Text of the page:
Also in my military hitch was my 12-month overseas tour to Thule Air Base, in northwest Greenland, above the Arctic Circle. Those first few days (and weeks) of that tour seemed not only interminably long, but I realized I still had hundreds more to go before I could rotate to a new assignment, stateside.

I also recall that long wait for our firstborn. The doctors say pregnancy lasts nine months, but to me it seemed more like two years. “When is that baby gonna be born?” I’d ask my wife. [And in those days (1971), the ladies did NOT get all the ultrasounds and other tests which determine gender and healthy formation.]

All those examples are merely to illustrate that for many stages of my early life, time appeared to move slowly — horribly slowly. But since I took an early retirement from the public library profession – over 10 years ago – I’ve found myself on a different clock. Now time races by.

Funny thing about retirement. There used to be a cultural sense that when a person retired – unless they had specific plans and interests to pursue – that they’d just sit around and vegetate in a state of unrelenting boredom. Later, retirement came to be seen as that opportunity to do stuff you couldn’t do before. When I worked full-time and retired people would tell me how busy they were, I felt like calling them liars. But now that I’m one of them, I can honestly attest, I feel busy all day, every day, and the weeks zoom past my eyes in a blur. Two of my weekly days which have their own fixed, external schedules are Church on Sunday and Senior Discount grocery Thursday with Mom. Each week, it seems, when I realize the next morning is either Thursday or Sunday, I say to myself, “Already? The last one was only ten minutes ago.”

Anyway, as a retired librarian (and presently “full-time” author), I feel time speeding by me. Weeks seem like days, days seem like hours, and hours seem like minutes. I look at my grandkids and remember it was “just yesterday” that their parents (my offspring) were merely children of that same age. Where did all that time go? Can a complete generation race past me with the speed of an action movie car chase?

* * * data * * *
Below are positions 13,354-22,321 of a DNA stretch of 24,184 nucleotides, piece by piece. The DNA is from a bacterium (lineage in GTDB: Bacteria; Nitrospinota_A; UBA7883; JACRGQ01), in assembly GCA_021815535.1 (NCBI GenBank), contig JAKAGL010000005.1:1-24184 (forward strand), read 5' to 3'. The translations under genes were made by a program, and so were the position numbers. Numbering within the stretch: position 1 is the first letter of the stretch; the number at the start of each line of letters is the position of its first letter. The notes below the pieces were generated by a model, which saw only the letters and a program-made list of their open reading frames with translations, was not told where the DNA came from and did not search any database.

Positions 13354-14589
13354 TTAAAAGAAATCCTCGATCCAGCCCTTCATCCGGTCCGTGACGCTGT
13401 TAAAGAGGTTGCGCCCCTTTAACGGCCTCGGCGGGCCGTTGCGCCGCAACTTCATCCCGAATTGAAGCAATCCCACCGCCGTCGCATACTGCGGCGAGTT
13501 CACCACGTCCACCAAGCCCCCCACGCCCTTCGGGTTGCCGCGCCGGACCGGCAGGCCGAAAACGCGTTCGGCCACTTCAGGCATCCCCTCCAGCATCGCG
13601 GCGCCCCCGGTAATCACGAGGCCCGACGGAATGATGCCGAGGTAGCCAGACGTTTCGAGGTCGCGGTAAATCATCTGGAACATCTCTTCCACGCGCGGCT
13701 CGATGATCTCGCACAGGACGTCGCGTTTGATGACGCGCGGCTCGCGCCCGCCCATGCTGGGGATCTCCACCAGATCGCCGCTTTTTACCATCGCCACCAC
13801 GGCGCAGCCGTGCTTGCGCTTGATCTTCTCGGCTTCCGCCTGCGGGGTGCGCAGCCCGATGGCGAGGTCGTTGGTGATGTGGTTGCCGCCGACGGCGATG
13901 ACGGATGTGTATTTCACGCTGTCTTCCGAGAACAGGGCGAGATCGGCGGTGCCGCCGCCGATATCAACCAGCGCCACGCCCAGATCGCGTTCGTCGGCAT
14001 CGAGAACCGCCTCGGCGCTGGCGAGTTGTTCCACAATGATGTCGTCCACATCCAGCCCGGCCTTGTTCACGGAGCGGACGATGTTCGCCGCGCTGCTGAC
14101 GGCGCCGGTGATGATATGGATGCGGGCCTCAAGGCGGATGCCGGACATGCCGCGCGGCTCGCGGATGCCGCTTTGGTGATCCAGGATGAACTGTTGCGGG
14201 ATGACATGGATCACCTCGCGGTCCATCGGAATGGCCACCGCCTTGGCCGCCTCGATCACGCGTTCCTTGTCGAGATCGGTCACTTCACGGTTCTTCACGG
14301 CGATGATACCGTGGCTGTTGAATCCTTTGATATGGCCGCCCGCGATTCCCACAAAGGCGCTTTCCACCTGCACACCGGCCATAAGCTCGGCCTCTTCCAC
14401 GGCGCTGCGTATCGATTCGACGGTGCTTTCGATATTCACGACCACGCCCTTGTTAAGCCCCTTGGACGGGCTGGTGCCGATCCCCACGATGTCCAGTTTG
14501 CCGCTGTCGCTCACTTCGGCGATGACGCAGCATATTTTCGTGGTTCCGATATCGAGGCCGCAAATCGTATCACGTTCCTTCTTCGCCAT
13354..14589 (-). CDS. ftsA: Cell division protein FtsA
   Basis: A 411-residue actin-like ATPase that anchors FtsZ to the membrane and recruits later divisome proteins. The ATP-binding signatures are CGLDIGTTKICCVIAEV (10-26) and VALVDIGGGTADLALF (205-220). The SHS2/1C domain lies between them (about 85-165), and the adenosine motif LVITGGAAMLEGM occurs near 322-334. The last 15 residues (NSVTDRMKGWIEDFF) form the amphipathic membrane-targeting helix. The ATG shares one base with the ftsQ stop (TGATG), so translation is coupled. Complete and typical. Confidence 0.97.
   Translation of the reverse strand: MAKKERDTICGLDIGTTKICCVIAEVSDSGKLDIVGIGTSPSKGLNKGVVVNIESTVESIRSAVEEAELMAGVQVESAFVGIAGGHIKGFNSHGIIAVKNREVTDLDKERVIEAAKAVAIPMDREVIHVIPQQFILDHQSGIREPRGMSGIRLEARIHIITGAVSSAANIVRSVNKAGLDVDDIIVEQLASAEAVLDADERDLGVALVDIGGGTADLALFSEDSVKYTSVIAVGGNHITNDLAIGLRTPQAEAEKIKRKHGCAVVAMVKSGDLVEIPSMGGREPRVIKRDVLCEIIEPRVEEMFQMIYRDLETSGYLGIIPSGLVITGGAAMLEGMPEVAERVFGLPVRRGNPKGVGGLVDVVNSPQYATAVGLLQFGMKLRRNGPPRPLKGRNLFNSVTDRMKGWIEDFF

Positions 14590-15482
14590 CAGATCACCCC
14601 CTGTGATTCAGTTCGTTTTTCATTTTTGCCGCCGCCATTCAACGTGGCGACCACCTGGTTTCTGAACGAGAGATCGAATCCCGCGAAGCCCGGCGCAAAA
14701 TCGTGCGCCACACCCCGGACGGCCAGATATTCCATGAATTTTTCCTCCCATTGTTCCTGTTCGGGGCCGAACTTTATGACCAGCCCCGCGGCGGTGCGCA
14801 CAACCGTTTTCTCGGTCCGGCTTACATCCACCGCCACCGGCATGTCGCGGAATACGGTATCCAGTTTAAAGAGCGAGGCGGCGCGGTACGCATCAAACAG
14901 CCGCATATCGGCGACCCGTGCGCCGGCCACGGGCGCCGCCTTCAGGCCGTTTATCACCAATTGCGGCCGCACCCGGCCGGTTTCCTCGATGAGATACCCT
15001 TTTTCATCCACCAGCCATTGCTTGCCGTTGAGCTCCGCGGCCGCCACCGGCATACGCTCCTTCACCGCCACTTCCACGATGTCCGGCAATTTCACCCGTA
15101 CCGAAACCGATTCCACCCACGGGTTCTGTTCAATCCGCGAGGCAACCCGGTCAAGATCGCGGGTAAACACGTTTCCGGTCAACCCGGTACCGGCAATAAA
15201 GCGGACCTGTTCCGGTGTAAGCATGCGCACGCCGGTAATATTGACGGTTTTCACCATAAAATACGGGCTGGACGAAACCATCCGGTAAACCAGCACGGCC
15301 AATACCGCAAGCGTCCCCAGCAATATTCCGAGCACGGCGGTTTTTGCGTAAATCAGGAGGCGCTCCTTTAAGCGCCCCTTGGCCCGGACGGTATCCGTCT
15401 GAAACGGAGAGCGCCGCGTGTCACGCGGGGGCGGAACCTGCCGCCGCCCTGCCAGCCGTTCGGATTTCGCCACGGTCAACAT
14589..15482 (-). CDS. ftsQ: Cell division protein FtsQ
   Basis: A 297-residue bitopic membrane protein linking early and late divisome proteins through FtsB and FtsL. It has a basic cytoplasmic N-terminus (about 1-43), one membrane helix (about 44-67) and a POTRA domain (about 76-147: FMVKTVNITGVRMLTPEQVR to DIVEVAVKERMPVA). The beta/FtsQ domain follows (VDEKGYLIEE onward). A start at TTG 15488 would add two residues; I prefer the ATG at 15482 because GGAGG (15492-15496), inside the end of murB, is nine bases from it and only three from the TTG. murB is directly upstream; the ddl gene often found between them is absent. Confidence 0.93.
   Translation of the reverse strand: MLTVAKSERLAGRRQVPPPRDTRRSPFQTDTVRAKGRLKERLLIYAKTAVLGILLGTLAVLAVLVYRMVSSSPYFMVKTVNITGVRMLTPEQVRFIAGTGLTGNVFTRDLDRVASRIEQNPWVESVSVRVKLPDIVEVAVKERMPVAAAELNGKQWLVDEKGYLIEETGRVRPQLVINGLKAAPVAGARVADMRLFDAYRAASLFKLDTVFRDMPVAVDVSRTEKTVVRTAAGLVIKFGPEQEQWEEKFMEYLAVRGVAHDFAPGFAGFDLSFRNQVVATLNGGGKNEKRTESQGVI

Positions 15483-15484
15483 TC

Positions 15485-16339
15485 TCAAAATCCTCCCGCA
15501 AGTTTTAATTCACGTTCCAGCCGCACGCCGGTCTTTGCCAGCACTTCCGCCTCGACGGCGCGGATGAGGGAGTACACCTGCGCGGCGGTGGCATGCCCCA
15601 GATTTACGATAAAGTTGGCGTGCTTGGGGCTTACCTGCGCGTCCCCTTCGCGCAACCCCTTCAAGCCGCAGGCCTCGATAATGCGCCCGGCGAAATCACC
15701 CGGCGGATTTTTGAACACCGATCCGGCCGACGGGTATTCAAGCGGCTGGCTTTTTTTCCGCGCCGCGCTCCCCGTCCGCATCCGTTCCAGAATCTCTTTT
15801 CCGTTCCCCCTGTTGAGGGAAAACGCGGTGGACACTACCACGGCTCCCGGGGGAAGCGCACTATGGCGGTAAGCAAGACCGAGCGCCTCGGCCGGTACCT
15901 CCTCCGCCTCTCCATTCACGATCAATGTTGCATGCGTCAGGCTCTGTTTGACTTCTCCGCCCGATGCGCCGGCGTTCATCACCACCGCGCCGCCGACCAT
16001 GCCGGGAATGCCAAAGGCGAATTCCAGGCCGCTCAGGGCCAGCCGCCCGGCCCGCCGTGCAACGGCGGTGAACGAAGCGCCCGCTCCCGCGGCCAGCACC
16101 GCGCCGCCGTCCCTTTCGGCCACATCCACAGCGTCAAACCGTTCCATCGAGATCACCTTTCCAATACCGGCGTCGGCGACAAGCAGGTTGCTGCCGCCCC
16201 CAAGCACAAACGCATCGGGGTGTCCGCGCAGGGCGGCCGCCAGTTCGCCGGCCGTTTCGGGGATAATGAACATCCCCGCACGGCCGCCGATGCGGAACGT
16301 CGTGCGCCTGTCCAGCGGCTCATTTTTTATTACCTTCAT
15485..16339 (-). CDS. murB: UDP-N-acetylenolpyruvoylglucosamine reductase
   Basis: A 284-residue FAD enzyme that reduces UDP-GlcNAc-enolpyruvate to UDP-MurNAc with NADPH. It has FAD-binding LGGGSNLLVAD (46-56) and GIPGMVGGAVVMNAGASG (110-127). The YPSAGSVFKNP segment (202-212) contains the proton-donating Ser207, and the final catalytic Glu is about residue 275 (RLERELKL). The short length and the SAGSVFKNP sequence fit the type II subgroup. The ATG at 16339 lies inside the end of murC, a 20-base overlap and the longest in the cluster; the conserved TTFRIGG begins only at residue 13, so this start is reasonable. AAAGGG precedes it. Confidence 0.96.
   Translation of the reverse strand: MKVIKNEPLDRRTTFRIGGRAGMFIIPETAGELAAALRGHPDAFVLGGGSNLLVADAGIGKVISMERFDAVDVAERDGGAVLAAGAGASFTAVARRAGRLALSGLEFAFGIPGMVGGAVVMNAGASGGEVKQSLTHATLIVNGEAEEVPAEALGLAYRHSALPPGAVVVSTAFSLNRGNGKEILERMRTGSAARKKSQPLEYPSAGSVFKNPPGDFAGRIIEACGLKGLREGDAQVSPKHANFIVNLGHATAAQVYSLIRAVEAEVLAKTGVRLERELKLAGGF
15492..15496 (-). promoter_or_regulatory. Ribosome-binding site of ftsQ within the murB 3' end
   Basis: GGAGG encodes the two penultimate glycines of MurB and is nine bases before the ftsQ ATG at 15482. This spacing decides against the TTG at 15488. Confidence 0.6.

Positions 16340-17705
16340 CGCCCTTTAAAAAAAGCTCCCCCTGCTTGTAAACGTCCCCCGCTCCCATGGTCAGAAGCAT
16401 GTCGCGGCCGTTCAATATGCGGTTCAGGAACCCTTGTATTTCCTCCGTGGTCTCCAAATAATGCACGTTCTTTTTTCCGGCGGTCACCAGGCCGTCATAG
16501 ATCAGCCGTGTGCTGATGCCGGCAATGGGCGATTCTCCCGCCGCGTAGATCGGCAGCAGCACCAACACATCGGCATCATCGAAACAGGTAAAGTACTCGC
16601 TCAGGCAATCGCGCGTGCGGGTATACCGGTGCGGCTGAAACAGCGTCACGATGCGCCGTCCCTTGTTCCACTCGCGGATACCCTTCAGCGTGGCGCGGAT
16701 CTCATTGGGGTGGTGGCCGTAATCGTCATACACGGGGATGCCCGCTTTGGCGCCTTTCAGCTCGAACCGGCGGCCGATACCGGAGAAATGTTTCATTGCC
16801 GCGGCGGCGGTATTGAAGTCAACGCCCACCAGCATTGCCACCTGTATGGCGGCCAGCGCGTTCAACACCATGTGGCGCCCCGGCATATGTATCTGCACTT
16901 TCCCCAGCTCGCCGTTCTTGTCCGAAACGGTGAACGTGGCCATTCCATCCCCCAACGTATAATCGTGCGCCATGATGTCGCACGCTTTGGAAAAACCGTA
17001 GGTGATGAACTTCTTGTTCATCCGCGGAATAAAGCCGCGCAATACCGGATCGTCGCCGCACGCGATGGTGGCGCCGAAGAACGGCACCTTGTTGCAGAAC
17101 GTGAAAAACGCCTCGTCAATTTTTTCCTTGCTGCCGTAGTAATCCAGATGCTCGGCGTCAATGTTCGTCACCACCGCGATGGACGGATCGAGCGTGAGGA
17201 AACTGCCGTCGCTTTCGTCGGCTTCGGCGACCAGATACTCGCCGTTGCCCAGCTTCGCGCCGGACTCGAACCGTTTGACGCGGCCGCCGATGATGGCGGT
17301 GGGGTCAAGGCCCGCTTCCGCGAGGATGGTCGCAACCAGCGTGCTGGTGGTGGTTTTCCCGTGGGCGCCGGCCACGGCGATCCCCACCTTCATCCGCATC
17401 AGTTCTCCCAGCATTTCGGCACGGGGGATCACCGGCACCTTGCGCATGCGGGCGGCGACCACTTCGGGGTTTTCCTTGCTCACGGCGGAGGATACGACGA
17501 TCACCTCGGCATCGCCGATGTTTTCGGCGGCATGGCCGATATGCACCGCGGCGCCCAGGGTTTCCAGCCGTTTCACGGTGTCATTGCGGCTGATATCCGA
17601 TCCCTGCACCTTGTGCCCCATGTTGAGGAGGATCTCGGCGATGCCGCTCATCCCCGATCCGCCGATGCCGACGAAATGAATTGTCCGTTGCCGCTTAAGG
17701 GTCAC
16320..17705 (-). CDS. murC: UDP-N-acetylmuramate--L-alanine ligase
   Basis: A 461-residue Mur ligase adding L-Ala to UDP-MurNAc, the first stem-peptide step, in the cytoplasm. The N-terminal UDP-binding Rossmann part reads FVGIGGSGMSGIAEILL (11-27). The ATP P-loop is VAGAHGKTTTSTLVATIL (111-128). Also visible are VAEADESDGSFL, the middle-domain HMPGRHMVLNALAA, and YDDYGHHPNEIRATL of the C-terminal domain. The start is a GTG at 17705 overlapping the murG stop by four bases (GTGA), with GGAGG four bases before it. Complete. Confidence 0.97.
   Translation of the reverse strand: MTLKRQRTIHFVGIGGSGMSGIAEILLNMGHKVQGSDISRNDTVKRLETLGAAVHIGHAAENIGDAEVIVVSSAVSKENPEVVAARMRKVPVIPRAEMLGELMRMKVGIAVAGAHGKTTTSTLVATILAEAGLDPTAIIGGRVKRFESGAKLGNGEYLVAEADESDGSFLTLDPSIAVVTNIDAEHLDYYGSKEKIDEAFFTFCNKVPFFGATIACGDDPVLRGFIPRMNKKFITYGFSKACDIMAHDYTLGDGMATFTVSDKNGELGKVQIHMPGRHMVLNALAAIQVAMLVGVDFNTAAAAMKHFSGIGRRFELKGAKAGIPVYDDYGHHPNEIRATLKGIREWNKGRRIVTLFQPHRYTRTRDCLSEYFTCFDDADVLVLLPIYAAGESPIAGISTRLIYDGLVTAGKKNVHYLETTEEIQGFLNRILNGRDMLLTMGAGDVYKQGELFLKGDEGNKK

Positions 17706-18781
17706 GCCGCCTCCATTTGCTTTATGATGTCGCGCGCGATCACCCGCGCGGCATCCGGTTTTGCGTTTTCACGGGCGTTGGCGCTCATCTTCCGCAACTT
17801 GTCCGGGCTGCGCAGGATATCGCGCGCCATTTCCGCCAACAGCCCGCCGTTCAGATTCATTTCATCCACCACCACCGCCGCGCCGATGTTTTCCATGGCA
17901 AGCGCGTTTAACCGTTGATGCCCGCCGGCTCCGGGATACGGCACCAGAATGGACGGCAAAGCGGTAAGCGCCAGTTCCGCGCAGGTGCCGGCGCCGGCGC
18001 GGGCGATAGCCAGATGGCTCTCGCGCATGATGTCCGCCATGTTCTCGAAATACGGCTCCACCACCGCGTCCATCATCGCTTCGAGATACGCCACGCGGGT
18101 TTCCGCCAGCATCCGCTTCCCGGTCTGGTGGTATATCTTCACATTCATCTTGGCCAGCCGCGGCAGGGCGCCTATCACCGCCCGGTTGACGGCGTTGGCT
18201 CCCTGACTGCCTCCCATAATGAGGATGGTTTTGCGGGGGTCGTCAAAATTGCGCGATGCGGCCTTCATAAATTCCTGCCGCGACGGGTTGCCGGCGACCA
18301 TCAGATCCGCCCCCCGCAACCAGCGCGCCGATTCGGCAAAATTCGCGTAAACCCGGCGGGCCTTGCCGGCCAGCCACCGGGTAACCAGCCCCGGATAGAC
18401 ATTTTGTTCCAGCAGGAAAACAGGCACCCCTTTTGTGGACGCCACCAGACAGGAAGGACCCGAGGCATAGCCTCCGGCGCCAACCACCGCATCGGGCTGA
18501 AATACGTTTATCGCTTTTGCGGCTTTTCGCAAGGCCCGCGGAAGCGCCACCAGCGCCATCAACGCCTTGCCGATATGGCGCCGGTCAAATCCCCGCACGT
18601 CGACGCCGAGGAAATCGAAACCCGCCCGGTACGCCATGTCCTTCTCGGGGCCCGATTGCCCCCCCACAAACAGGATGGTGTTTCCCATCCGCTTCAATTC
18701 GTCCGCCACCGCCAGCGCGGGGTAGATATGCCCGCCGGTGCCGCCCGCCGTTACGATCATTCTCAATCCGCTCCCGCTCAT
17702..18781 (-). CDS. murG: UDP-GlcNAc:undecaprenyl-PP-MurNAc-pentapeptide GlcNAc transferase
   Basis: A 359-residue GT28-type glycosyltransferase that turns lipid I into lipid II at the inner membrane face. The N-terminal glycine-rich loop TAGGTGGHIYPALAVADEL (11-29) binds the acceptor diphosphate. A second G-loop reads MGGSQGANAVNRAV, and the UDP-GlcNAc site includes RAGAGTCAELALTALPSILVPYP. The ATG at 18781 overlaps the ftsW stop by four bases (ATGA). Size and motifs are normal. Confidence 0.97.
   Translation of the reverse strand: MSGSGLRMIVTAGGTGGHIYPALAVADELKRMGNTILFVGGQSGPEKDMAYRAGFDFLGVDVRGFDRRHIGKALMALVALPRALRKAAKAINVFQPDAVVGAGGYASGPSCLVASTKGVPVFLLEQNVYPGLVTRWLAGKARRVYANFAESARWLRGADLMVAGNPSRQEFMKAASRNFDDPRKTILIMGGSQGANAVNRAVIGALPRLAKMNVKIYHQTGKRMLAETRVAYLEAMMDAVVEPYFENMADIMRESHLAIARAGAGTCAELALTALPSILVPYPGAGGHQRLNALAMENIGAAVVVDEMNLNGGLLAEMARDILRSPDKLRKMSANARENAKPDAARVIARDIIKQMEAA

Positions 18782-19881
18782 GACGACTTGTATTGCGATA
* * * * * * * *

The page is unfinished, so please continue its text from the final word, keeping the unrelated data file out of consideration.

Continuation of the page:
My siblings and I sometimes commiserate about age, and how much nearer we are to the numbers provided by insurance company’s actuarial tables of life expectancy. Gosh, I never imagined I’d be this old. Heck, I still remember being in grammar school and noting how “OLD” those first year teacher were!

I guess a good way to show the juxtaposition of time (then) and time (now) is this: When I worked full time, my days crawled by slowly and I’d be thinking, “when is this week EVER gonna be over?” But in my retired years, I look up at a calendar and say, “is February gone already? Where did it go? What happened?”


Is time on your side?

[JLS # 322]

Posted in Uncategorized | 11 Comments

No Clocks For Me…Kinda??

I do not live by the clock which is kind of odd because I absolutely love clocks and watches. When I was younger my dad had an in-home watch/clock repair shop. I loved sitting with him while he took apart clocks and watches and repaired them. The nights he would let me wind the antique pocket watches and polish them for him were the best. I always had watches. Sometimes it would be a wrist watch others it was a pocket watch. One birthday he gave me a wolf clock that howled on the hour. I adored it! I was so upset when my ex broke it just to spite me, and never could find one exactly like it. All of my children have watches, my middle child has several pocket watches which he switches out depending on what he is going to wear to school that day. He is probably most like me with his love of the timepiece.

With all of that said, I do not live my life on a schedule. I am a go-with-the-flow sort of person. When there are doctor appointments I make sure that I am early to them but I take along books and read while waiting so I don’t mind if the doctor is running late as long as it is not an overly long wait.

I make sure I pick my kids up from school on time, its easy to do that though. I have to leave my house by three to get there in time. My clock plays Amazing Grace on the hour, the church down the street from me chimes its bells every fifteen minutes so that helps me to not have to glance at the clock all the time.

I like having flexibility. I love that I can drop whatever I am doing and play games with my kids, have a dance party, or bake cookies. I can always work when they go to bed, and often do. The perks of working from home.

During the weekly sprints with one of my Facebook writing groups, I do set an alarm on my phone so I can be sure to join in on that. Otherwise I don’t let the clock dictate what I am to be doing.

Do you have a favorite clock or watch?

Posted in Uncategorized | 9 Comments

Where’d the time go?

I am most definitely a clock watcher. Like Patty, I can’t stand being late. But I also dislike being overly early (depending on what the appointment is). I would rather sit at home and watch the clock, then wait somewhere else wondering if I am in the right place, or if anyone else is going to show up, or it I look strange to all the other people there.